Viewpoint Giants latest loss cruel, deflating
EAST RUTHERFORD, N.J. — They were putrid. And while this could describe any number of games in recent seasons, there was something a little cruel and a lot deflating about the 17-0 loss to the Tennessee Titans.
The Giants offense was worse than the weather Sunday. With skies so foreboding and a cold rain relentlessly pelting MetLife Stadium, that seemed damn near impossible.
Still, the Giants did it. In the face of mounting optimism — some for the sliver of playoff hope, much for the momentum going forward — they were putrid. That’s what makes it a little cruel. And that’s what makes it a lot deflating.
“We didn’t do anything well enough to expect to win,” coach Pat Shurmur said. “We didn’t make plays. We didn’t run the ball. We didn’t stay on the field on offense. Getting penalties. On defense, they ran the ball. We didn’t tackle as well as we did in the last few weeks and there was extended drives for them.”
You can make an argument now that their four wins in five weeks was more of a mirage than some grand blueprint of success.
The 49ers are terrible. The Bucs are bad. The Bears are the NFC North champs, but the Giants beat their backup quarterback. The Redskins, using emergency quarterback Mark Sanchez, quit early and often last week.
That’s what is cruel about this first shutout loss since 2013. Yes, the playoffs are now officially dead for the sixth time in seven years. Running the table to go 8-8 and defying all odds to slip into the postseason was never more than an historic longshot. Yet more than that, hope had been dragged out unexpectedly, a little giddily, the past month. That hope, that optimism got stamped on hard.
And, you know what? This day was even more dismal than the previous paragraph.
“They stopped the run on early downs and the two times, three times we got drives going we either had negative plays or penalties or had something go wrong,” quarterback Eli Manning said. “They played well. And we didn’t.”
The issue had long been decided when Manning lined his offense up on a fourth down on the Titans’ 4 with 1:51 left. There was only a smattering of fans left when he tried to find tight end Evan Engram with a pass in the corner of the end zone. It wasn’t even close. This smelled of everything wrong during their 1-7 start. The boos were barely audible. Almost everyone had gone home.
The storylines leading into the game had taken an unmistakably optimistic tone. After his career-high 170-yard show against the Redskins, rookie Saquan Barkley had 1,124 yards and had vaulted into contention for the NFL rushing crown. He was averaging 135 yards a game the past month and getting some deserved roses thrown at his cleats.
The Giants need a quarterback of the future, but you don’t pass on a generational talent at No. 2 in the draft, right? This kid is special. This kid is dominant.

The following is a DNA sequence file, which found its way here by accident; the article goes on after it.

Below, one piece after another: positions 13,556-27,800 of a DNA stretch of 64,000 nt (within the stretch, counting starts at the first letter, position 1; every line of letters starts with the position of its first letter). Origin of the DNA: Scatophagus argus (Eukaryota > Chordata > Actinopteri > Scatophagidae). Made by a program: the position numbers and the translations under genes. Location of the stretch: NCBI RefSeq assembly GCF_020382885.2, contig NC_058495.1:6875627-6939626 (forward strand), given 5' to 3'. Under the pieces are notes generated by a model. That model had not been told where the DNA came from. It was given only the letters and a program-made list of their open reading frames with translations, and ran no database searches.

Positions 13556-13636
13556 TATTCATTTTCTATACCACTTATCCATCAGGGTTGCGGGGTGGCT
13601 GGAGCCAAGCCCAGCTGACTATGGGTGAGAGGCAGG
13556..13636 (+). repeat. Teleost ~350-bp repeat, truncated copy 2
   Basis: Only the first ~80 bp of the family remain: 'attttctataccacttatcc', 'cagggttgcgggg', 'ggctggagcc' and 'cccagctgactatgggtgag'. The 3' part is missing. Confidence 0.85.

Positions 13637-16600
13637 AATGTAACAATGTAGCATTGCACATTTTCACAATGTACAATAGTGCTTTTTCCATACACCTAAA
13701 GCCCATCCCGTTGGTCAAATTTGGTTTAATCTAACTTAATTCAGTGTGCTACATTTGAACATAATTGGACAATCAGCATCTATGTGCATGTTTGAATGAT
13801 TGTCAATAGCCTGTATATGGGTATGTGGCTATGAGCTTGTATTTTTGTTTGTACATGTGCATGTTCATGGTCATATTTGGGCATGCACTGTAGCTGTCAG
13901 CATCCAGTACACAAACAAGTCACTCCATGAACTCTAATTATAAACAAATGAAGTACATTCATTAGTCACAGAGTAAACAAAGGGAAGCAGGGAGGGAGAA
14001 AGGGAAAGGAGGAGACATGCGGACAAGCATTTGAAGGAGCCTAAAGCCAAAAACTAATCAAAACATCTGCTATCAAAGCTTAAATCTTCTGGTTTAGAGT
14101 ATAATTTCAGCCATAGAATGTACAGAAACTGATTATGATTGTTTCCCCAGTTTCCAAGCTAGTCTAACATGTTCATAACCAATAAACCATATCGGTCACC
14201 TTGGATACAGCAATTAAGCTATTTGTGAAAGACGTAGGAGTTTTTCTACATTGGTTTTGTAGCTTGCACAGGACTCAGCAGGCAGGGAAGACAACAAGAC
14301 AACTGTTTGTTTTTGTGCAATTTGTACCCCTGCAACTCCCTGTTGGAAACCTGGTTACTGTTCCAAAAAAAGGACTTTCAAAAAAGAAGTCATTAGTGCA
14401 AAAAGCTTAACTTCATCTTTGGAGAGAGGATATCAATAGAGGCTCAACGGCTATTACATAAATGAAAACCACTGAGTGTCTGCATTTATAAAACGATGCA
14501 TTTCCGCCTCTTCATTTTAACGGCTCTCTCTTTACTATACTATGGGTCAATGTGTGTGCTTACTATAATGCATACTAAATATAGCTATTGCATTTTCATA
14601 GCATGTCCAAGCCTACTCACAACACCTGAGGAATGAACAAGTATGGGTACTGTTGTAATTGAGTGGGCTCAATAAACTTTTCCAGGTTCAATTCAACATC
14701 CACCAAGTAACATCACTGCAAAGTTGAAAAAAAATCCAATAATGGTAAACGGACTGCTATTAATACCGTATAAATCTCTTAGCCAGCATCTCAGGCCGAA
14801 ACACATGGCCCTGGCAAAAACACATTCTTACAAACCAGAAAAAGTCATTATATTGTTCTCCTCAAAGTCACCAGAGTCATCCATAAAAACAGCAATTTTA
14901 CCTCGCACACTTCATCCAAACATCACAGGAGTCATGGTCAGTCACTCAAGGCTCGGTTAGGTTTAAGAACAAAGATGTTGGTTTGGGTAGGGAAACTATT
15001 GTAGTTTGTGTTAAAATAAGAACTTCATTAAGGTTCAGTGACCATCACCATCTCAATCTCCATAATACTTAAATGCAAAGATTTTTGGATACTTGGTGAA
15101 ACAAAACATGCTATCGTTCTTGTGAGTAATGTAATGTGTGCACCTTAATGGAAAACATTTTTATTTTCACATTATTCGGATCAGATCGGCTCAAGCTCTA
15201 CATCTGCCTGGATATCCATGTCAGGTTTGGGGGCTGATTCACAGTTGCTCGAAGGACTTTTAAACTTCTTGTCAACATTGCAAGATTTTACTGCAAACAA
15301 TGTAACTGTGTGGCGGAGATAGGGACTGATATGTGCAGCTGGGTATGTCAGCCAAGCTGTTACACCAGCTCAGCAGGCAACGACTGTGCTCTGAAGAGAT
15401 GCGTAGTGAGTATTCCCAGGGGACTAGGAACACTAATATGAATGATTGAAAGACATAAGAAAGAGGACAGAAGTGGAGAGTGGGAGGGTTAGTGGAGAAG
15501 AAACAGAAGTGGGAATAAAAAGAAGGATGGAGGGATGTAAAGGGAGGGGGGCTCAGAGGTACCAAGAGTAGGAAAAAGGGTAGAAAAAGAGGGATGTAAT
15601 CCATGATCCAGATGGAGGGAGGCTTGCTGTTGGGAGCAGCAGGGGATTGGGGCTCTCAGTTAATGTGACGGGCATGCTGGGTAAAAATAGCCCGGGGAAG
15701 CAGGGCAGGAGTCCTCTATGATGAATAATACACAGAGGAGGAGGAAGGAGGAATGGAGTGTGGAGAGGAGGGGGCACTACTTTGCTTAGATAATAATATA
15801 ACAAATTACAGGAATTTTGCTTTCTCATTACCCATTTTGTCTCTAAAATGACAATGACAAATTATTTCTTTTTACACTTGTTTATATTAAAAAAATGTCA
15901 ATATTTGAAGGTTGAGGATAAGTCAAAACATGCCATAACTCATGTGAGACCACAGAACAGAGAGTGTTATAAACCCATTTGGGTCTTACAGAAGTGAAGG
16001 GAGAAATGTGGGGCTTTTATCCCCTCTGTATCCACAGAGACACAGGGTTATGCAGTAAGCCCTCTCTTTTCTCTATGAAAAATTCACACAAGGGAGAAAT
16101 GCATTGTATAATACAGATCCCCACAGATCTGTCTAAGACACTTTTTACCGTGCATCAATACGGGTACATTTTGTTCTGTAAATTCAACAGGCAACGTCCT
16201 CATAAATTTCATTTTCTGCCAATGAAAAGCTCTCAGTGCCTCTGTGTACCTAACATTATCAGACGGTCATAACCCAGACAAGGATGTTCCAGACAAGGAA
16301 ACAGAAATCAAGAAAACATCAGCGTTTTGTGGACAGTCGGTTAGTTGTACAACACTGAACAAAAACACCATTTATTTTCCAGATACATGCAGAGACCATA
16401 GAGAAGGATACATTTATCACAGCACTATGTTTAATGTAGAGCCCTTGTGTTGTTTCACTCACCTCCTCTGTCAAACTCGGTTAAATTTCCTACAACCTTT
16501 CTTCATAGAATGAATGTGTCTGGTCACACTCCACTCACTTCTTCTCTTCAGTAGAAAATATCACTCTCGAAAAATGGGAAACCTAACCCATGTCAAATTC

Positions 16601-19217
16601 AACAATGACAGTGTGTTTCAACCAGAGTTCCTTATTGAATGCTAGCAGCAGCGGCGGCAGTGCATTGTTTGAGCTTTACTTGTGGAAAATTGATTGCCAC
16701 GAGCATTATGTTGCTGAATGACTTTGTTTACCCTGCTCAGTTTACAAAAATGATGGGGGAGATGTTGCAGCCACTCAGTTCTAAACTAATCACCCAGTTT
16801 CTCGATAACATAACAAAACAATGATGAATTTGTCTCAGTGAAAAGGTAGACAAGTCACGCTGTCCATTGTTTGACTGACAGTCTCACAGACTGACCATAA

Well, Barkley ran 14 times for 31 yards in this game. The Titans did stuff defensively to deny Barkley space. His offensive line did Barkley few favors. The rain would scream to pound the ball. The Titans, who passed the ball only 21 times, ran 45 times. It would be Derrick Henry — not Barkley — who dominated.
After rushing for 474 yards in 12 games, the 247-pound bulldozer out of Alabama now has 408 yards in the past two. Henry followed up an epic performance of 238 yards and four touchdowns on only 17 carries against Jacksonville with 170 more yards on 33 carries.
The Giants ran the ball 16 times and that included a fake punt.
“They had a great game plan over there,” Barkley said. “Give credit where credit is due. They did a lot of different things, different movement to try to confuse us. We have to execute. That’s the moral of the story.”
“They had plenty of guys up in there,” said tackle Nate Solder. “Stemming the front, moving the front after the snap and then linebackers playing all over the place. I think (stopping) Barkley is everybody’s plan, honestly.”
The difference in the run/pass ratio between the teams was stark.
“We were struggling to stay on the field,” Shumur said. “Early in the game they defeated us up front a couple of times. We couldn’t get traction running the ball.
“We obviously attempted to run. We weren’t making enough yardage. And when we chose to pass it, we had drops and did things that couldn’t keep drives alive.”
Odell Beckham Jr. was out for a second game. That didn’t help. Yet it went far beyond that. The Giants were penalized 10 times. There were at least six dropped passes. Two turnovers in the third quarter by Eli (21 for 44 for 229 yards) killed any chance. Kevin Byard picked off his pass intended for Russell Shepard at the Tennessee 15. And when Manning was sacked and fumbled at the Giants’ 15 the Titans would make it 14-0 five players later.
Before the game, a report by NFL Network Insider Ian Rapoport emerged that the Giants plan to bring Manning back for the 2019 season. This, according to Rapoport, would give the Giants time to have Eli, who’d be making $16.5 million next season, to groom a successor. At 1 p.m., it sounded pretty good. When it was over, critics were screaming, “Not so fast!”
The day was dismal. The game, equally dismal, took forever to play.
And when it was over, Shurmur was being asked about dressing Alex Tanney as his backup quarterback in place of rookie Kyle Lauletta, 0-for-5 with an interception last week. He was asked about using different combinations of players in the two meaningless games to come.
Shurmur didn’t have much of an answer.
His team had even less on a rainy Jersey field.
“It hurts,” Manning said.